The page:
Dynamic Coalition on Network Neutrality

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Dynamic Coalition

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The Dynamic Coalition on Net neutrality focused on two net neutrality challenges: ones related to price discrimination and zero rating, and newly arising ones from 5G technology. It also addressed the issues related to the South Korean Net Neutrality Guidelines.

Mr Luca Belli (FGV Law School) explained that sponsored apps with zero-rating plans allow users to access the Internet on low cost or no cost basis, especially in developing countries. This comes with risks and challenges, such as access being the main channel for disinformation. Another issue is data collection, where the providers of sponsored apps - usually big tech companies - have access to user data, limiting competition on the apps market and making the users vulnerable.

Speaking of the importance of net neutrality as an Internet design principle, Mr Edison Lanza (Organization of American States Rapporteur for Freedom of Expression) noted that many countries have enacted it into law. Such is the case in Argentina, Chile, Mexico, Paraguay, and Ecuador. He then addressed the situation of net neutrality in the United States, pointing out that the FCC ban on net neutrality was currently upheld, but allowed individual states to implement it. He stressed the importance of regulations in California and New York enforcing principles of net neutrality. He then explained that free access to an application does not constitute free access to the Internet, and that the plans for mobile phone use in some countries have provisions excluding net neutrality principles.

Expanding on the issues of net neutrality and zero rating, Mr Thomas Lohninger (Chair, Net Neutrality Working Group) said that five of the top ten applications with zero-rating approach are from Facebook. A report by his company epicenter.works analysed demographic relationship between the ISPs and the headquarters of the provider of that application service. As Lohninger explained, that there is a strong tendency towards US-based applications profiting from zero-rating.

Mr KS Park (Korea University Law School) pointed out that many users use free access for banking or other confidential purposes, not knowing whether they are encrypted. Zero-rating is often seen from the perspective of the customer receiving something for free. However, as Park pointed out, if the customer receives a free app from a for-profit corporation, it is usually paid with personal data. Since personal data is the most strategic and valuable asset, is it wise to give open access to national strategic resources to dominant and usually foreign corporations?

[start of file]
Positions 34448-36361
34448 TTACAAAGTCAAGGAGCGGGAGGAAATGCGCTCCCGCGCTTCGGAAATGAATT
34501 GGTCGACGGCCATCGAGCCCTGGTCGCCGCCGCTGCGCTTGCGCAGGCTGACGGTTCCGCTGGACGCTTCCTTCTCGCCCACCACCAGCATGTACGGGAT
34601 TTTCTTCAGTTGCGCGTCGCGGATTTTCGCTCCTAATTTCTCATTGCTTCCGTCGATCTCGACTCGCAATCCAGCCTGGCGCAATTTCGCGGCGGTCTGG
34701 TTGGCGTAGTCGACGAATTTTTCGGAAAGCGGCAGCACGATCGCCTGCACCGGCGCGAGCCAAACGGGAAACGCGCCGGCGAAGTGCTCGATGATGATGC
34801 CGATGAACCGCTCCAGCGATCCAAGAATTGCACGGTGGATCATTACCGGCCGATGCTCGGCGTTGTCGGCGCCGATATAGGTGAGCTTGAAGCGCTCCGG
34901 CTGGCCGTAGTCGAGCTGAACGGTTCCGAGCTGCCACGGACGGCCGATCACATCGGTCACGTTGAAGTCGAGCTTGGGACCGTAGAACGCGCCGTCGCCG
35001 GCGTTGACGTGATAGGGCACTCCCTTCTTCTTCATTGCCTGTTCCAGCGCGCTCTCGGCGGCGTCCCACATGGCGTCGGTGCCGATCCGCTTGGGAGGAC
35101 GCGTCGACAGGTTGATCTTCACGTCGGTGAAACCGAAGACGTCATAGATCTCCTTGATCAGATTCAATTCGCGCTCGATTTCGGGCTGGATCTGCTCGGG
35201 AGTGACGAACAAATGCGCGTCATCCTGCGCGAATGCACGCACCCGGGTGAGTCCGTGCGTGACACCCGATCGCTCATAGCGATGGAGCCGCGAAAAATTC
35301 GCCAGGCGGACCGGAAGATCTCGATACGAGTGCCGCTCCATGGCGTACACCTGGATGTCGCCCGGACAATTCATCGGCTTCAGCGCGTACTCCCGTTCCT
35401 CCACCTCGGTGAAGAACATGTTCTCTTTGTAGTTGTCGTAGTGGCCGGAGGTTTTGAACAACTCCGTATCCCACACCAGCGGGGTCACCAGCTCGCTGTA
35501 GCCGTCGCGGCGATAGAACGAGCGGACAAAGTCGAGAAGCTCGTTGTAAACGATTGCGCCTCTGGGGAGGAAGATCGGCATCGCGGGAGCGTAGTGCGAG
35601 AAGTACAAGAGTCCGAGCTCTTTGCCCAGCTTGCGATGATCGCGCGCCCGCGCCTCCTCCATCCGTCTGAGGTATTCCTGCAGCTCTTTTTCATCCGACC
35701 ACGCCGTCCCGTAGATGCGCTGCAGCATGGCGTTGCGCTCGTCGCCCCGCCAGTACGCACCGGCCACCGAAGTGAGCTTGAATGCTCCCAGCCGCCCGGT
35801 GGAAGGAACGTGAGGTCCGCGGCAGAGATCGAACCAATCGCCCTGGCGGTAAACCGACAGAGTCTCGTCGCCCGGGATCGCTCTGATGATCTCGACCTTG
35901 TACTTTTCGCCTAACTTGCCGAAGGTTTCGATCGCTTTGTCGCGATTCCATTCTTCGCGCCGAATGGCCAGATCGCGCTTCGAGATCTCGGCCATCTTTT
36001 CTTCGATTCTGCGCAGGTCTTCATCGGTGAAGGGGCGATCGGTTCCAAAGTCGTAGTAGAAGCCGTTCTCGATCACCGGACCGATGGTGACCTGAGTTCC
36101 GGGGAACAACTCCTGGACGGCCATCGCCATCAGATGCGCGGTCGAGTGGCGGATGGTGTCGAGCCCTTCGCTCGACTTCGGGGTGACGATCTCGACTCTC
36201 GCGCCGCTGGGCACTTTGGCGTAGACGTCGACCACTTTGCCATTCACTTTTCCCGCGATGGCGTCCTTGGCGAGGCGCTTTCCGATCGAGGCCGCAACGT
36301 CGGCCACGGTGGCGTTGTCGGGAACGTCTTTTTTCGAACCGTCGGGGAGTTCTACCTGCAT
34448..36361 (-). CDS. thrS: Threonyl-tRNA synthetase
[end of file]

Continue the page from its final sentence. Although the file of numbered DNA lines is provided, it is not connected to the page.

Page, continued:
Moving on to discussions on the net neutrality implications of 5G, Lohninger considered this to be an evolution that will not cause major changes. A technical aspect that requires some caution is network slicing. This means to slice up the network into low latency, high bandwidth, or low-energy consumption slices. He explained the benefits of 5G and the related slicing into low latency, as an examples cited the chemical industry in Germany receiving their own spectrum to build 5G network, allowing for greater confidentiality and security.

Park talked about the South Korean Net Neutrality Guideline. According to Park, it allows for the reasonable discrimination of data packets. As an example, he stated that whenever mobile VOIP packets are throttled or blocked by local telecommunications companies, affected users would have to argue against the telecom company protecting their revenue to invest in network building. Another effect of this guideline is allowing for more free network slicing. As long as a minimum level of quality of Internet access is protected, the telecommunication companies can use all surplus bandwidth as they like.

Park further explained that civil society lacks information on how free basics work. As there is no information regarding the quantity of free data users can use on a daily basis, the users have no way to check leftover data, traffic flow, and their usage.

By Mili Semlani

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